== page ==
Working Paper 171

Bilateral tax treaties draw heavily from model conventions published by international organisations. In this paper we investigate the influence of the UN model on tax treaties signed by lower-income countries, as well as the potential for specific model provisions to be mainstreamed in a greater number of treaties. Despite its focus on the interests of lower-income countries, the UN model is often assumed to play a minor role compared to the OECD model. Drawing from an updated version of the ICTD Tax Treaties Explorer dataset, we find that a subset of UN model provisions can already be considered as the norm in treaties concluded by lower-income countries. Among the provisions now uniquely found in the UN model, these are the inclusion of ‘supervisory activities’ in article 5(3)a, and the whole of articles 5(3)(b) and 14. The prevalence of many UN articles is increasing, suggesting that more provisions could join these three. The influence of the UN model becomes even more apparent when we focus on the amount of bilateral investment into lower-income countries that is taxed according to UN model provisions. To assess the avenues for further change we study countries’ reservations to model conventions, as well as their recent negotiation history. This allows us to identify those provisions that are most likely to be strong priorities for lower-income countries, and acceptable to a large number of partner countries. In particular, UN articles 5(4)(b), 5(6) and 21(3) are all increasing in prevalence, have strong support from lower-income countries expressed as observations on the OECD model treaty, and show significant renegotiation potential from recent country-level precedent. Overall, we find that there is significant scope for lower-income countries to renegotiate treaties with a view to obtain more rights to tax income at source.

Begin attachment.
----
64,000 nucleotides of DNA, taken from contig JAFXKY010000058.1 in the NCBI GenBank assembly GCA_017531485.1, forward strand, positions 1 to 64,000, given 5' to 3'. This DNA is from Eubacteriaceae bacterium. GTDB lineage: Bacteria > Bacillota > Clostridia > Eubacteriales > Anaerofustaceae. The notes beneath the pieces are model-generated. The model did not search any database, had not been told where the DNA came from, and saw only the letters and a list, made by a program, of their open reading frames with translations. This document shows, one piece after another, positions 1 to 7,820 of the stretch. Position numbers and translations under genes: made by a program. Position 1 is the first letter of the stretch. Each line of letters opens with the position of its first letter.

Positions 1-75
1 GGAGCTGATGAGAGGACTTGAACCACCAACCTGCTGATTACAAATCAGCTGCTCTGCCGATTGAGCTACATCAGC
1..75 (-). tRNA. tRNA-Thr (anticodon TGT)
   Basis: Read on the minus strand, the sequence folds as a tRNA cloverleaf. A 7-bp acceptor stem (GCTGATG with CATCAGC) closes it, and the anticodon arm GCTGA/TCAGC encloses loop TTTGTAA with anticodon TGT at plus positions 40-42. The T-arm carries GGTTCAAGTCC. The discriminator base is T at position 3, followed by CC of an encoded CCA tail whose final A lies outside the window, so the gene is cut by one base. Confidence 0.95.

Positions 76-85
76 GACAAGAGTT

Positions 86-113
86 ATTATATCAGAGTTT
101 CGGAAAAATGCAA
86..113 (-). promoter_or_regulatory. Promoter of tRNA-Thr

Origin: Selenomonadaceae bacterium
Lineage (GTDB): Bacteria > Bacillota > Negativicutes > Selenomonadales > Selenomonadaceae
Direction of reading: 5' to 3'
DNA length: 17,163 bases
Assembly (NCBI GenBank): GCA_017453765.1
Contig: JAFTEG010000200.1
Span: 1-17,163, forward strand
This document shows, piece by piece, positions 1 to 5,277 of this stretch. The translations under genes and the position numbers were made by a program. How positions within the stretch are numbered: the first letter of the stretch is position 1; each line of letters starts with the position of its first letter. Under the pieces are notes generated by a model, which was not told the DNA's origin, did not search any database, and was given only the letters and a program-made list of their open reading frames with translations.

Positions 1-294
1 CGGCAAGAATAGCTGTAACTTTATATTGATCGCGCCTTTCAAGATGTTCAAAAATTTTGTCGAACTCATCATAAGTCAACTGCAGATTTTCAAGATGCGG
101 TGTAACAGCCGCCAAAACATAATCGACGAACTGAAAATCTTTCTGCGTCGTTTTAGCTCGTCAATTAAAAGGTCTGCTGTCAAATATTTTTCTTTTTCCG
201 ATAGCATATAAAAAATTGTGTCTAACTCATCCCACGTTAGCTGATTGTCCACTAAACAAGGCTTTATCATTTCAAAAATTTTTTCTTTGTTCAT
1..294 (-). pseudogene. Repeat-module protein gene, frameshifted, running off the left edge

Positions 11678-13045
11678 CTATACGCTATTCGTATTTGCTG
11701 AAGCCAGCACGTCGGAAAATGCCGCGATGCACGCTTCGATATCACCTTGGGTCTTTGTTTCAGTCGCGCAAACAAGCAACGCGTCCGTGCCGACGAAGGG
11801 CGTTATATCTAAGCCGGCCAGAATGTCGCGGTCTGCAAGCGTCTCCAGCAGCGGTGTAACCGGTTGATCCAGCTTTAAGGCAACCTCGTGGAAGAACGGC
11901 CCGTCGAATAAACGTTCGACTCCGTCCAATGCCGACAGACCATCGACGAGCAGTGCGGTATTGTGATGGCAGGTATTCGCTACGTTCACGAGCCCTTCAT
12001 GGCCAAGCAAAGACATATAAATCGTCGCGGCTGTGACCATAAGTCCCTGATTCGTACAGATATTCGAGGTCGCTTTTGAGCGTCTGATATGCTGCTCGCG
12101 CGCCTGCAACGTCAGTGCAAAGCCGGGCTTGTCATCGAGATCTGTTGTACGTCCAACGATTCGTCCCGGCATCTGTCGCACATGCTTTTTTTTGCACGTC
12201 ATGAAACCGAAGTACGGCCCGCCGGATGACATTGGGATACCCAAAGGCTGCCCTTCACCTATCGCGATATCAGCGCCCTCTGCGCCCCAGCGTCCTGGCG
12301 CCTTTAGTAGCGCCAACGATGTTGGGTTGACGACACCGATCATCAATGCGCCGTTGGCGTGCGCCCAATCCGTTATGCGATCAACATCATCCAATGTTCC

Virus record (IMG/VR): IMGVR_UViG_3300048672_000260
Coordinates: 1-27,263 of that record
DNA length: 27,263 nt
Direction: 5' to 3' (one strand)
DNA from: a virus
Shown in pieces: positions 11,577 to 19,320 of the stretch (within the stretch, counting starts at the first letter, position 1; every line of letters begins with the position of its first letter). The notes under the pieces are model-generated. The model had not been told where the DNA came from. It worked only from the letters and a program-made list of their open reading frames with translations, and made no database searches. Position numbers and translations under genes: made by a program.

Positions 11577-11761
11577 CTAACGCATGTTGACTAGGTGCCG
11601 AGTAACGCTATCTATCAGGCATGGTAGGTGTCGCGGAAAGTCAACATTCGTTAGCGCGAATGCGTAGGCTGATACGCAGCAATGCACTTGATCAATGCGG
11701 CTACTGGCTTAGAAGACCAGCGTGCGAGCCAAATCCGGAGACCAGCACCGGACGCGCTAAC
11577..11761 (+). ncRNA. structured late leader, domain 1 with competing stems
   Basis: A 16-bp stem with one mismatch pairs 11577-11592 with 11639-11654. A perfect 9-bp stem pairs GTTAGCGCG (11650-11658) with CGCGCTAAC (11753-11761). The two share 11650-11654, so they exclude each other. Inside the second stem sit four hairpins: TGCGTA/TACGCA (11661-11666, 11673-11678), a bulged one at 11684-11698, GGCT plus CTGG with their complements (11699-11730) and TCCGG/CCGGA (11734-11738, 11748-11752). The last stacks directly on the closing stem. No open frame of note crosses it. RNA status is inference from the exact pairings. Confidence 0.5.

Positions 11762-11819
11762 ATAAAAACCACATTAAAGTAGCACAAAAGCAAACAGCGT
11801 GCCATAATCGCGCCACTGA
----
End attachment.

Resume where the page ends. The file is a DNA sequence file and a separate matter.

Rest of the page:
Martin Hearson

Martin Hearson is a Research Fellow at IDS, co-Research Director of the ICTD and the International Tax programme lead. His research focuses on the politics of international business taxation, and in particular the relationship between developed and developing countries. Before joining ICTD, Martin was a fellow in international political economy at the London School of Economics and Political Science, teaching courses on political economy and global financial governance.

Frederik Heitmüller

Frederik Heitmüller works with ICTD’s International Tax Team. His research focuses on policies against corporate tax avoidance, the influence of international norms in the Global South and global tax governance. He is also a PhD Candidate and Teacher in international tax law at Leiden University’s Institute for Tax Law and Economics. Prior to joining ICTD, he worked at Leiden University’s GLOBTAXGOV project, investigating the political economy of the BEPS Project in the Global South. He has a master’s degree in political science from Sciences Po Bordeaux and University of Stuttgart.

Vincent Arel-Bundock

Vincent Arel-Bundock is a political scientist at the Université de Montréal, where he reads on comparative and international political economy. He is particularly interested in the politics of international taxation and foreign direct investment, but has also worked on economic voting, monetary policy, foreign aid and research methods.